No plane, no gain


“It ain’t bragging if you can do it.”

This is one of the many encouraging notes hanging in Kirkwood resident Dennis Kelly’s basement, carefully handwritten by his wife. The “it” in this case is building and flying his own airplane. Kelly built the Thatcher CX4, a small airplane designed by David Thatcher, in his workshop in the basement of his house.

“[My wife and I] drove down to Pensacola, FL to see his airplane, and I fell in love with it immediately,” Kelly said. “So we bought the plans and the manual, and we drove back home and I started building that airplane. Two years later, I went to the airport with it and started flying it. It first flew in 2009. I’ve been flying and tinkering with it ever since, tweaking it a little bit here and there. It’s really a beautiful, neat airplane.”

We bought the plans and the manual, and I started building that airplane. Two years later, I went to the airport and started flying it.”

— Dennis Kelly

Kelly’s interest in aviation began long ago, when he was drafted into the Air Force in the 1960s. After working as a jet engine mechanic in the military, Kelly graduated from the University of Texas and began working for McDonnell Aircraft, an aviation company now owned by Boeing. Kelly shared his first aircraft, a 1947 Cessna 140, with a friend and earned his pilot’s license. After that, Kelly bought a 1946 Cessna 120, which he owned and flew for 27 years. Kelly first attempted to build an aircraft called a Mustang II 20 years ago, which he abandoned due to cost and complexity. The Thatcher CX4 was more practical for Kelly in many ways.

“It was a much simpler design than the first plane I started and a lot less expensive,” Kelly said. “This airplane doesn’t have an aviation engine in it, it has a little Volkswagen Beetle engine. An aircraft engine is $35,000-45,000. This thing is $4,000. I spent a total of about $16,300 on [the CX4]. To finish that other plane, it would’ve cost me at least $50,000.”

After getting the engine, sheet metal and other parts for the airplane, Kelly set to work. He constructed the fuselage, tail and both wings of the aircraft on a workbench in his basement. Kelly occasionally received help from his wife Trinity, who held down the pieces while Dennis riveted them together. When Trinity wasn’t helping Dennis assemble the plane, she was upstairs working in her calligraphy studio, which Dennis said is conveniently far away from his plane workshop.

“It was no problem,” Trinity said. “It was Dennis enjoying what he was doing and I just stayed out of the way when it was something heavy. I was doing my thing in my studio while he was down there riveting away. If he needed a helping hand to hold something down, I was there.”

Dennis’s wife Trinity, who practices calligraphy, makes encouraging signs to decorate Dennis’s workspace. (Annie George)

Dennis finished the individual pieces of the airplane and moved them to his garage to coat them with a special type of flexible aviation paint. The toxic paint required Dennis to wear a sealed hazmat suit while painting. Dennis said his neighbors who watched him construct the plane for years found this step of the process particularly entertaining. When the paint was complete, Dennis borrowed two trailers to transport the pieces to Creve Coeur Airport where he assembled the plane.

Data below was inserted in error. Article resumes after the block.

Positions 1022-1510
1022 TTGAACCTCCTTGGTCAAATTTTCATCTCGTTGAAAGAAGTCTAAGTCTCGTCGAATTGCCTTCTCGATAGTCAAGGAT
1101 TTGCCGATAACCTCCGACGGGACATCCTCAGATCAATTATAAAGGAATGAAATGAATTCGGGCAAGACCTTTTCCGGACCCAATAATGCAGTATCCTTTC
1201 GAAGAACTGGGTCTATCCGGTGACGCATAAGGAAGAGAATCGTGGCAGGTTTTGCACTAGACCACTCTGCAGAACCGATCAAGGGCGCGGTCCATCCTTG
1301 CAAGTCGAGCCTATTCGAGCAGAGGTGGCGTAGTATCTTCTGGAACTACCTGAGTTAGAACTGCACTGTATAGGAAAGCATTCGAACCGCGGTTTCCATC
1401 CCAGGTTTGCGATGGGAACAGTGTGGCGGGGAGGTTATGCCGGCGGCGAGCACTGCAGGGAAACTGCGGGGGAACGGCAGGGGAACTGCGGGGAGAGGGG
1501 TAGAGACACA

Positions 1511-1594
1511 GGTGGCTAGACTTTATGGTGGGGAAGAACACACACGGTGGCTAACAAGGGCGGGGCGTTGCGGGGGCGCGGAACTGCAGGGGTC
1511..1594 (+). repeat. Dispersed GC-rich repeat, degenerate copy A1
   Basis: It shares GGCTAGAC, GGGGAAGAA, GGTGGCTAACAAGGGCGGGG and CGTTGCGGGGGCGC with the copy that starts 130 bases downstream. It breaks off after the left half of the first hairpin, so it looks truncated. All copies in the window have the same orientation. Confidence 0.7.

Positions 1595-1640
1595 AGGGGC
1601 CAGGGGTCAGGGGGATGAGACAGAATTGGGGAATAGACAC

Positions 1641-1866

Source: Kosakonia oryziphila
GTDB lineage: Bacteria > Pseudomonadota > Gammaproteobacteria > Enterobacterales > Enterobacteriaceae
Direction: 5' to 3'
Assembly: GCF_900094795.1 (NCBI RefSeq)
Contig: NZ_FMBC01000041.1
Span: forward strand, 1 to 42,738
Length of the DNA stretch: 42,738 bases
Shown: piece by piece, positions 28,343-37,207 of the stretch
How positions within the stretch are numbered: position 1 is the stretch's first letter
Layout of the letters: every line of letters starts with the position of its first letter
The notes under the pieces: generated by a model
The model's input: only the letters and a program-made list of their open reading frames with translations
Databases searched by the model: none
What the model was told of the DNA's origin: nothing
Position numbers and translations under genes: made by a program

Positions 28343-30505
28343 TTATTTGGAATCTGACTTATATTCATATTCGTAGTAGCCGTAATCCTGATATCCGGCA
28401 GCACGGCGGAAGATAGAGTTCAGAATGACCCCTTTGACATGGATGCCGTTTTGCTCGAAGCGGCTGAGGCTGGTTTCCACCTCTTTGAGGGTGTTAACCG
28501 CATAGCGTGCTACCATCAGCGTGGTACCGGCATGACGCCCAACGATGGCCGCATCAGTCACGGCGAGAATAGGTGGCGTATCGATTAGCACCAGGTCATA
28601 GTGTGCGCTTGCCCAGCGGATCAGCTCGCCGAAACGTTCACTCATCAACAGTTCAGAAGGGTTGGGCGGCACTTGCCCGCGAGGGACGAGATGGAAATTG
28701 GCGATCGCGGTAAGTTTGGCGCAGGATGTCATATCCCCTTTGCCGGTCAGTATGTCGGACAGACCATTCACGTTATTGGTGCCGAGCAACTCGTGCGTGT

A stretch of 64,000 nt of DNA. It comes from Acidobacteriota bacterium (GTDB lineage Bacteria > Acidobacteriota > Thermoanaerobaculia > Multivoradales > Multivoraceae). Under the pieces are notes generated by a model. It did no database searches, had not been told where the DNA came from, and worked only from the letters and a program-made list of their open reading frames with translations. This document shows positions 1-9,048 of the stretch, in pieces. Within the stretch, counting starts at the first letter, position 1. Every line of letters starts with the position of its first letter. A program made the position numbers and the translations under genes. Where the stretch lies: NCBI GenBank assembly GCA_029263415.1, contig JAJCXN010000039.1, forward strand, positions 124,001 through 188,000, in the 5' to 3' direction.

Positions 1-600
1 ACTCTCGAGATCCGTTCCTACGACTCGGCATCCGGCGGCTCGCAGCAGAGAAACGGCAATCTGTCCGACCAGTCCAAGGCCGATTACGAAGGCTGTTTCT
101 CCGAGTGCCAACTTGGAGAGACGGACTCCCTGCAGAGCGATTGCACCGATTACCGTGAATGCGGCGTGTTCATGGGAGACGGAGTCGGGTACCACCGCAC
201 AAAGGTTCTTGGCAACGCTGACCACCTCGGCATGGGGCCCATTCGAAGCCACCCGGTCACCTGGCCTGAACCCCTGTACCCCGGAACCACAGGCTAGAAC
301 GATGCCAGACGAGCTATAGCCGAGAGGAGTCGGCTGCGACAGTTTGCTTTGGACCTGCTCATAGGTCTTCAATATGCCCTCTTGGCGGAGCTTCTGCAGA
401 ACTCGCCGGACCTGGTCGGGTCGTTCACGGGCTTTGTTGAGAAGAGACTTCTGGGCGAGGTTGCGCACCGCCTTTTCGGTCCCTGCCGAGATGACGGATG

“The hardest part of building the plane was flying it,” Dennis jokingly said. “It was a little squirrely on the ground. When I first decided to go out and do just a little test liftoff and settle it back down, the darn thing shot off to the right of the runway and lifted right over the soybeans, scared me to death. I darn near put the wing in the ground, but I got it up. I ended up making a beautiful landing, but it took me two weeks to get up enough courage to get back in that airplane. And I have worked on that squirreliness problem over the years and made some design changes to the rudder pedals and brake systems, and that helped it a lot.”

Dennis had to learn the differences in the CX4 compared to the much “sloppier” controls of the Cessnas he was used to flying. After mastering this, Dennis has continued to fly the CX4 at Creve Coeur Airport almost every weekend when the weather is nice. In 2011, Dennis received a call from Tom Hrdlicka, a Missouri resident with no background in aviation who was interested in building a CX4. Hrdlicka had found Dennis’s phone number on the CX4 website, which had Dennis listed as a previous builder of the plane.

Dennis smiles proudly from the seat of his homemade aircraft. (Annie George)

“I gave him a call and he couldn’t have been any nicer,” Hrdlicka said. “So I met him at the airport and saw his plane, and he talked to me about building it. I went ahead and bought [the] plans and started building my own plane after that.”

It took Hrdlicka three and a half years to finish his CX4 after working on the aircraft during his free time, similar to Dennis. Hrdlicka said Dennis helped him throughout the building process by answering questions and loaning him specific tools.

“I still talk to [Dennis] today. He is a friend of mine now,” Hrdlicka said. “He was the biggest help. I believe I would’ve completed my plane, but I wouldn’t have done it in three and half years without Dennis’s knowledge and his help. I can’t thank him enough.”

Along with helping Hrdlicka work on his plane, Dennis has continued to tweak and adjust his own CX4 regularly. He plans to continue flying it simply for his enjoyment.

“I never think of an airplane as getting from point A to point B,” Dennis said. “I just get in there to have fun.”